It has long been recorded, again by the ancient Rabbi’s, who saw them and Josephus, as well as others, that the original tzitzit blue thread was woven of wool.

 

This is significant for several reasons:

1. This mixture was considered holy and to be worn only by the holy and set-apart, High Priest.

2. In Exodus 19:6 what was Israel called? Kingdom of priests, holy nation.

3. In I Peter 2:9 what are we called by Peter? A royal priesthood, holy nation.

4. So, in essence, by wearing the fringes, God allowed every Hebrew to have a little part of a royal, priestly garment; identifying them as royalty and priests also, but only if they looked at them and remembered to obey.

5. They could not wear the entire outfit, but they/we get a piece of the kadosh material in our tzitzit, representing our being joined to Him as this priestly, royal, holy nation.

6. Likewise, scripture states that the overcoming saints will be adorned in fine linen. We will be adorned as the High Priest when he went into the Holy of Holies.

7. Also, by requiring only one thread of blue in each tzitzit, even the poor man could afford to get the royal dye.

 

I talked about symbols of identity in the beginning. This is exactly what the tzitzit represents. It is like a wedding ring of today, where we wear the tzitzit to identify our special relationship with our Messiah, King and High Priest. Earlier in the lesson, I mentioned that the tzitzit root words meant gadol, bringing with it the meaning of: “to make to become great or important, to promote, make powerful, praise……”.  So, by wearing the tzitzit as a symbol of royalty and priesthood we remember who we are, that we are gadol; like the Kohen Hagadol. We have been identified and set apart by Him. We are to remember!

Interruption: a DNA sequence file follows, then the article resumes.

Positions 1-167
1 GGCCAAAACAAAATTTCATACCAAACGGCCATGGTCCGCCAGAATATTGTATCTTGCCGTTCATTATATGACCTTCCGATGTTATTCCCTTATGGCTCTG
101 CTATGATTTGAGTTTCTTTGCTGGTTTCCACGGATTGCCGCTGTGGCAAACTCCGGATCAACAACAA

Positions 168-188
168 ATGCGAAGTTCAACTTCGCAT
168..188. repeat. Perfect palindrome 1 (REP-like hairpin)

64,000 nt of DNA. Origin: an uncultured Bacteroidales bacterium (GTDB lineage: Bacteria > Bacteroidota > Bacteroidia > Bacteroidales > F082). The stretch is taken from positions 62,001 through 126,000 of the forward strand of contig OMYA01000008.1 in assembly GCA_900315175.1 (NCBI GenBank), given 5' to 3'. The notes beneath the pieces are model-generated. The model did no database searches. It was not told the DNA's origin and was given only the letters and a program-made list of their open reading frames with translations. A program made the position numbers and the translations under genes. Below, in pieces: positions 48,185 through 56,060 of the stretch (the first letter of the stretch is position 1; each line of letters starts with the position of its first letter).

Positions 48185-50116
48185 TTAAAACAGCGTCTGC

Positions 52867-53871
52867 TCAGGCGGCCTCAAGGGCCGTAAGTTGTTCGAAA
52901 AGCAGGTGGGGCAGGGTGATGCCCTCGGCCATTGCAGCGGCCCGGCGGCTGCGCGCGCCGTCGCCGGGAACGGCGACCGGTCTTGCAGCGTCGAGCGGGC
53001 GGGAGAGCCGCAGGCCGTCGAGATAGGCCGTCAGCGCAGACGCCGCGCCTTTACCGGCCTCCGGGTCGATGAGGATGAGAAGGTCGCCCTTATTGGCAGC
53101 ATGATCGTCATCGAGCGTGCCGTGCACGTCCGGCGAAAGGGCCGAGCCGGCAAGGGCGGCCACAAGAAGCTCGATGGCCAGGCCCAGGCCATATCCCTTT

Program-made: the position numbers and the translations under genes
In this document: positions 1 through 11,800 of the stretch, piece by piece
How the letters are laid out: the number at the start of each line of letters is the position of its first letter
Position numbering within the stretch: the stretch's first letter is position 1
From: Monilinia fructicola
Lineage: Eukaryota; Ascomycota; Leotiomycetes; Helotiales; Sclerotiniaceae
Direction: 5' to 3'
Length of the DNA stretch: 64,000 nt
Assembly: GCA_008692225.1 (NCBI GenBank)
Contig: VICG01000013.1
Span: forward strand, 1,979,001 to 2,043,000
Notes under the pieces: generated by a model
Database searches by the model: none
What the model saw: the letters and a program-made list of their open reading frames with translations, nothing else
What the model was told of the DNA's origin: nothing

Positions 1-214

Also, above I discussed that we were to wear four “on the corners”, like the four corners of the earth. Are we not, and were they not, supposed to take Yahweh and His righteous commandments to the four corners of the earth? They should remind us of that as well.

 

What do we do with this cultural item today? Do we still need to wear this ancient symbol? Fringes do not mean anything in our society.

 

Well, Yeshua was still wearing them in His day. Scripture bears this out when it talks about the hem of His garment. In Zechariah 8:22-23, when Yeshua Messiah is reigning in Jerusalem, we are told that Jews will still be wearing them and men from the nations will grab hold of them, because God is with them.

 

I guess I’ll leave this for you to decide. Just remember, the other root word for tzitzit meant circle, everlasting. If a circle has no ends-then what? Will another symbol do just as good? You decide!